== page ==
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Lecture 3. Boolean Algebra, Logic Gates Prof. Sin-Min Lee Department of Computer Science 2x.

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Presentation on theme: "Lecture 3. Boolean Algebra, Logic Gates Prof. Sin-Min Lee Department of Computer Science 2x."— Presentation transcript:

1 Lecture 3. Boolean Algebra, Logic Gates Prof. Sin-Min Lee Department of Computer Science 2x

2 4–2 Boolean Algebra Boolean algebra provides the operations and the rules for working with the set {0, 1}. These are the rules that underlie electronic circuits, and the methods we will discuss are fundamental to VLSI design. We are going to focus on three operations: Boolean complementation, Boolean sum, and Boolean product

3 4–3 Boolean Operations The complement is denoted by a bar (on the slides, we will use a minus sign). It is defined by -0 = 1 and -1 = 0. The Boolean sum, denoted by + or by OR, has the following values: 1 + 1 = 1, 1 + 0 = 1, 0 + 1 = 1, 0 + 0 = 0 The Boolean product, denoted by  or by AND, has the following values: 1  1 = 1, 1  0 = 0, 0  1 = 0, 0  0 = 0

4 4–4 Boolean Functions and Expressions Definition: Let B = {0, 1}. The variable x is called a Boolean variable if it assumes values only from B. A function from B n, the set {(x 1, x 2, …, x n ) |x i  B, 1  i  n}, to B is called a Boolean function of degree n. Boolean functions can be represented using expressions made up from the variables and Boolean operations.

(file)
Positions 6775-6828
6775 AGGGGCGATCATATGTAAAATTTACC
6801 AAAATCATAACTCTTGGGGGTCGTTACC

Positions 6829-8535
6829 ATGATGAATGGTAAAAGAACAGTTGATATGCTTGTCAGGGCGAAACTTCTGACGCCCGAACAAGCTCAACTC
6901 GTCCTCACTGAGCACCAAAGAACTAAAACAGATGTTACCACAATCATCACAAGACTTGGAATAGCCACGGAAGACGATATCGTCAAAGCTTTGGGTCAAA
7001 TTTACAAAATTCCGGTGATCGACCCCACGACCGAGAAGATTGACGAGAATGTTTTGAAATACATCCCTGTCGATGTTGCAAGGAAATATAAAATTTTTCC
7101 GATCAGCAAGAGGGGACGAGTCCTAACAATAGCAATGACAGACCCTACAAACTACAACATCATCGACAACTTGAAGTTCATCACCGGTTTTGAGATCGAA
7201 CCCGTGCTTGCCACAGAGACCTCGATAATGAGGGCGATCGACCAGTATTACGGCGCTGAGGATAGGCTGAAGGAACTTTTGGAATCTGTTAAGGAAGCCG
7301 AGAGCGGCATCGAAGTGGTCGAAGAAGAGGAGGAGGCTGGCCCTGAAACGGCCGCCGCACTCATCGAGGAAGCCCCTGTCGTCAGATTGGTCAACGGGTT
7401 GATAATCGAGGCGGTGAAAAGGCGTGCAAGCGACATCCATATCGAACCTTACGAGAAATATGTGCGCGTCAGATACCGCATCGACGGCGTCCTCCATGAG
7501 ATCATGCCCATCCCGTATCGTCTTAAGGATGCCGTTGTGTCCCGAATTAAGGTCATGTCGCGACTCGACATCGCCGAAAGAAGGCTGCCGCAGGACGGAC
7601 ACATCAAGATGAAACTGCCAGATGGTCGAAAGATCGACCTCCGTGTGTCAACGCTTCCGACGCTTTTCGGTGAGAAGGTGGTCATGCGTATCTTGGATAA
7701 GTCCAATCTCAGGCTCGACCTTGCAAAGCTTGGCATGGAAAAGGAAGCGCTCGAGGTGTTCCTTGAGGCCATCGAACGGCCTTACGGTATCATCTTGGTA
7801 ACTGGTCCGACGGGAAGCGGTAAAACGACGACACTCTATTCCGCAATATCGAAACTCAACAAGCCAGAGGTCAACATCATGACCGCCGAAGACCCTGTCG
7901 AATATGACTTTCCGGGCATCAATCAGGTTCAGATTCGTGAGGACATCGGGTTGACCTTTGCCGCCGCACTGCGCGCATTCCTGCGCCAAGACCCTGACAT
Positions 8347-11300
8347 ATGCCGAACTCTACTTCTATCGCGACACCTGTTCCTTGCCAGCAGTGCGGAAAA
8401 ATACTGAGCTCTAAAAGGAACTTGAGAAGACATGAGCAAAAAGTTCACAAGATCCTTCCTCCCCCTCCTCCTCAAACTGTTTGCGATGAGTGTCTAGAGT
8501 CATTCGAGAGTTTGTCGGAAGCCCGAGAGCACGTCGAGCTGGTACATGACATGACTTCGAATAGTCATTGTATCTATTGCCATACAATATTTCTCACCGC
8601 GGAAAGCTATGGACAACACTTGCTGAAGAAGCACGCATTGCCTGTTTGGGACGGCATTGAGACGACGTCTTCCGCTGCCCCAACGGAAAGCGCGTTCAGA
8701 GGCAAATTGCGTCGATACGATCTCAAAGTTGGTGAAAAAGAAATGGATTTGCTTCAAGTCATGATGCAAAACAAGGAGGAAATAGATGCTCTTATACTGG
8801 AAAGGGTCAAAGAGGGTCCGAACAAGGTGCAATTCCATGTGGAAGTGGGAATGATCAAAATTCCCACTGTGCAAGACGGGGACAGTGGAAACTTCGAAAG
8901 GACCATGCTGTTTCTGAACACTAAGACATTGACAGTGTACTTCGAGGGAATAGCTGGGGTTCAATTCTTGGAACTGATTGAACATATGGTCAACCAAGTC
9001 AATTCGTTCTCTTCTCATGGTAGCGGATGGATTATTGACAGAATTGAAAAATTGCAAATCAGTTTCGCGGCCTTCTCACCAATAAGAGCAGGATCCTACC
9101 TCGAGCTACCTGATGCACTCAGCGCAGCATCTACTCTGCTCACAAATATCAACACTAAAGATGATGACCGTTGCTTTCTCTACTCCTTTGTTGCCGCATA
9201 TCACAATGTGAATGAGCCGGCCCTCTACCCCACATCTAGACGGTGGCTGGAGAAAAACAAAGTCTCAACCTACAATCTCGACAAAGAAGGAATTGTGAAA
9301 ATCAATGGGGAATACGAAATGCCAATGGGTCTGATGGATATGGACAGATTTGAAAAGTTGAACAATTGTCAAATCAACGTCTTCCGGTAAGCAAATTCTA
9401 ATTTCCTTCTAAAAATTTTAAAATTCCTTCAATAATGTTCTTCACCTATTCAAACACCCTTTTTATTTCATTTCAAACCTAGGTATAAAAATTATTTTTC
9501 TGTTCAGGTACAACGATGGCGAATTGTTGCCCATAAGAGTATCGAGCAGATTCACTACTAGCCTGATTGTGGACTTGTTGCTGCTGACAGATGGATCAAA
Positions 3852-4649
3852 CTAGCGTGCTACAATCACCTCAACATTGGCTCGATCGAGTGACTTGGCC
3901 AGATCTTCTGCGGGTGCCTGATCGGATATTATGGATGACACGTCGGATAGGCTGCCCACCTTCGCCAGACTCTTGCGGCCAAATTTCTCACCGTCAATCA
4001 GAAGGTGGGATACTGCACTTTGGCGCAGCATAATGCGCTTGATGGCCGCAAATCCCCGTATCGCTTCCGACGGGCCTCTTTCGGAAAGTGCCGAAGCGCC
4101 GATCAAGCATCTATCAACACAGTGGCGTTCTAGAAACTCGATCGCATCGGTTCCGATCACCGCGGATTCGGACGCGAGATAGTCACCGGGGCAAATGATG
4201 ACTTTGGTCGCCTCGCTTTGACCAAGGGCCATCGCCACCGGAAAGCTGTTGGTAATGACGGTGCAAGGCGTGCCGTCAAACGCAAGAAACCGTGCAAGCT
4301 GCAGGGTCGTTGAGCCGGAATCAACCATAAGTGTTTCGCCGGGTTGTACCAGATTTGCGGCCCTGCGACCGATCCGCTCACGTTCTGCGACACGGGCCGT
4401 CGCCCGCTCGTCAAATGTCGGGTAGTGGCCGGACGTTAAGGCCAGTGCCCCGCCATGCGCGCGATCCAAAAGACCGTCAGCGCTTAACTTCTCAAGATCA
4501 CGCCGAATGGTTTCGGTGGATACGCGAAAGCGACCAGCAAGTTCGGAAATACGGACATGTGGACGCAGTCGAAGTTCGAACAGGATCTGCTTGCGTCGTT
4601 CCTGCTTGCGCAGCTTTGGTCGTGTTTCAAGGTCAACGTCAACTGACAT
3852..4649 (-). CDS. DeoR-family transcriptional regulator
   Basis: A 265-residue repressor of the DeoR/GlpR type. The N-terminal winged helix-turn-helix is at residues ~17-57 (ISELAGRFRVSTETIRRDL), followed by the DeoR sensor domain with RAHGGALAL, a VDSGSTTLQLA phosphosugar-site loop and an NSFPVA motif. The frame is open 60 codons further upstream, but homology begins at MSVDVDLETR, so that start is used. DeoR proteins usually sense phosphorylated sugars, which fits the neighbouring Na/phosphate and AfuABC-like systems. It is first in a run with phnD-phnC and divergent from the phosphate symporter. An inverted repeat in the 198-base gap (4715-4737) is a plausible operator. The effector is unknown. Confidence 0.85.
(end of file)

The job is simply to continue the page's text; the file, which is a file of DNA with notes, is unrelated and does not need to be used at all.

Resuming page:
5 4–5 Boolean Functions and Expressions The Boolean expressions in the variables x 1, x 2, …, x n are defined recursively as follows: 0, 1, x 1, x 2, …, x n are Boolean expressions. If E 1 and E 2 are Boolean expressions, then (-E 1 ), (E 1 E 2 ), and (E 1 + E 2 ) are Boolean expressions. Each Boolean expression represents a Boolean function. The values of this function are obtained by substituting 0 and 1 for the variables in the expression.

6 4–6 Boolean Functions and Expressions For example, we can create Boolean expression in the variables x, y, and z using the “building blocks” 0, 1, x, y, and z, and the construction rules: Since x and y are Boolean expressions, so is xy. Since z is a Boolean expression, so is (-z). Since xy and (-z) are expressions, so is xy + (-z). … and so on…

7 4–7 Boolean Functions and Expressions Example: Give a Boolean expression for the Boolean function F(x, y) as defined by the following table: xyF(x, y) 000 011 100 110 Possible solution: F(x, y) = (-x)  y

8 4–8 Boolean Functions and Expressions Another Example: Possible solution I: F(x, y, z) = -(xz + y) 0 0 1 1 F(x, y, z) 1 0 1 0 z 00 10 10 00 yx 0 0 0 1 1 0 1 0 11 11 01 01 Possible solution II: F(x, y, z) = (-(xz))(-y)

9 4–9 Boolean Functions and Expressions There is a simple method for deriving a Boolean expression for a function that is defined by a table. This method is based on minterms. Definition: A literal is a Boolean variable or its complement. A minterm of the Boolean variables x 1, x 2, …, x n is a Boolean product y 1 y 2 …y n, where y i = x i or y i = -x i. Hence, a minterm is a product of n literals, with one literal for each variable.